Zheng, Ju-Sheng; Imamura, Fumiaki; Sharp, Stephen J; van der Schouw, Yvonne T; Sluijs, Ivonne; Gundersen, Thomas E; Ardanaz, Eva; Boeing, Heiner; Bonet, Catalina; Gómez, Jesus Humberto; et al. (2018-11-09)
Existing evidence for the prospective association of vitamin D status with type 2 diabetes (T2D) is focused almost exclusively on circulating total 25-hydroxyvitamin D [25(OH)D] without distinction between its subtypes: non-epimeric and epimeric 25(OH)D3 stereoisomers; and 25(OH)D2, the minor component of 25(OH)D. We aimed to investigate the prospective associations of circulating levels of the sum and each of these three metabolites with incident T2D. This analysis in the EPIC-InterAct case-cohort study for T2D included 9671 incident T2D cases and 13562 subcohort members. Plasma vitamin D metabolites were quantified by liquid-chromatography mass-spectrometry. We used multivariable Prentice-weighted Cox regression to estimate hazard ratios (HRs) of T2D for each metabolite. Analyses were performed separately within country, and estimates combined across countries using random-effects meta-analysis. The mean concentrations (standard deviation) of total 25(OH)D, non-epimeric 25(OH)D3, epimeric 25(OH)D3 and 25(OH)D2 were 41.1 (17.2), 40.7 (17.3), 2.13 (1.31), and 8.16 (6.52) nmol/L, respectively. Plasma total 25(OH)D and non-epimeric 25(OH)D3 were inversely associated with incident T2D [multivariable-adjusted HR per 1-SD=0.81 (95%CI: 0.77, 0.86) for both variables], while epimeric 25(OH)D3 was positively associated: per 1-SD HR=1.16 (1.09, 1.25). There was no statistically significant association with T2D for 25(OH)D2 [per 1-SD HR=0.94 (0.76, 1.18)]. Plasma non-epimeric 25(OH)D3 was inversely associated with incident T2D, consistent with it being the major metabolite contributing to total 25(OH)D. The positive association of the epimeric form of 25(OH)D3 with incident T2D provides novel information to assess the biological relevance of vitamin D epimerization and vitamin D subtypes in diabetes etiology.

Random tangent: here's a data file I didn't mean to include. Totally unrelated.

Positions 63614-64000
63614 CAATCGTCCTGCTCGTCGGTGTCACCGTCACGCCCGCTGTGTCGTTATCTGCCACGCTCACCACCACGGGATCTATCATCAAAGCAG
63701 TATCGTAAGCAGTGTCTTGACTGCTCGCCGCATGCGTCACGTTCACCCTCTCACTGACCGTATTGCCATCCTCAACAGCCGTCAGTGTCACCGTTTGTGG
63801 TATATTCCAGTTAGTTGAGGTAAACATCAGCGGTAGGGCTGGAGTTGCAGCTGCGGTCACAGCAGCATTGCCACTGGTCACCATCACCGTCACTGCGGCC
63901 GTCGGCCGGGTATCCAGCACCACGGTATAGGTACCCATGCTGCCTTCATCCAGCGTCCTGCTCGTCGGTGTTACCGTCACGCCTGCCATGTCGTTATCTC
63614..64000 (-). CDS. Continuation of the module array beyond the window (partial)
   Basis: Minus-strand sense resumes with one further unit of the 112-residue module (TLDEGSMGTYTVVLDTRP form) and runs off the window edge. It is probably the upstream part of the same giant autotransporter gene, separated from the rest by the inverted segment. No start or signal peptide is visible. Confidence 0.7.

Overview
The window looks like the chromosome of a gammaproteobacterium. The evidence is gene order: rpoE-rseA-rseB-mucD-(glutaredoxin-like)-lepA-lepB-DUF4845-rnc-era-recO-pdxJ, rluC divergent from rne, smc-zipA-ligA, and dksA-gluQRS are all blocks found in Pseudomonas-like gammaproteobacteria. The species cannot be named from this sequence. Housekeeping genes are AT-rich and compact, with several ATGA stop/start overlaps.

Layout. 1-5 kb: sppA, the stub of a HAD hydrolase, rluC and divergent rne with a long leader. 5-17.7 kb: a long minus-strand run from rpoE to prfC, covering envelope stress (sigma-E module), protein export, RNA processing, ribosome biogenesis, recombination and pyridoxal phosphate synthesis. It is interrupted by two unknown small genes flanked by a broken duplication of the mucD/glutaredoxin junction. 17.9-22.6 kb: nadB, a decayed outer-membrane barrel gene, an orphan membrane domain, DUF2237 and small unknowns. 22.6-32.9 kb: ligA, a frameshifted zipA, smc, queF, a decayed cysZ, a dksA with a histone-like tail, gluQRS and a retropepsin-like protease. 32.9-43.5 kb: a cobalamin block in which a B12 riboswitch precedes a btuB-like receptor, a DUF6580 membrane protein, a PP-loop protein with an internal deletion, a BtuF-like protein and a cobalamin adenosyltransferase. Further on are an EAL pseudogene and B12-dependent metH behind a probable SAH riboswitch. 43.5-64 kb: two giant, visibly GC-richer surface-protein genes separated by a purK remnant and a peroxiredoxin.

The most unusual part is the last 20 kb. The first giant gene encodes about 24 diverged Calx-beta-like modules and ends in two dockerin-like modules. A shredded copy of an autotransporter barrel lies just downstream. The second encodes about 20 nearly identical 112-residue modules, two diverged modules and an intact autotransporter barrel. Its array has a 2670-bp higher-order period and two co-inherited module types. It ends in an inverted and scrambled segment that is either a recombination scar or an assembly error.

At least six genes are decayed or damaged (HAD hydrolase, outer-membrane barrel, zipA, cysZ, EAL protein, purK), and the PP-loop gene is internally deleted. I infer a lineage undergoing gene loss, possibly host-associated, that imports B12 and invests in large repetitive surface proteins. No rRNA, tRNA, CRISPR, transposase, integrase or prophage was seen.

Ward, Heather A; Murphy, Neil; Weiderpass, Elisabete; Leitzmann, Michael F; Aglago, Elom; Gunter, Marc J; Freisling, Heinz; Jenab, Mazda; Boutron-Ruault, Marie-Christine; Severi, Gianluca; et al. (2018-12-26)